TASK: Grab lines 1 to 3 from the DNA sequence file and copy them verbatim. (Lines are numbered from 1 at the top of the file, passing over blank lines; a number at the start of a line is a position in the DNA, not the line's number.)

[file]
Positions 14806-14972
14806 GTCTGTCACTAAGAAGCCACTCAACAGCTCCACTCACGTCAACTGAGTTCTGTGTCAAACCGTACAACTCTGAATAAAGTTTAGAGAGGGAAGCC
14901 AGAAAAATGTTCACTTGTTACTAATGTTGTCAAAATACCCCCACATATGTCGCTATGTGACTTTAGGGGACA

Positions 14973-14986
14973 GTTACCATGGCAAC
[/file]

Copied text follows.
Positions 14806-14972
14806 GTCTGTCACTAAGAAGCCACTCAACAGCTCCACTCACGTCAACTGAGTTCTGTGTCAAACCGTACAACTCTGAATAAAGTTTAGAGAGGGAAGCC
14901 AGAAAAATGTTCACTTGTTACTAATGTTGTCAAAATACCCCCACATATGTCGCTATGTGACTTTAGGGGACA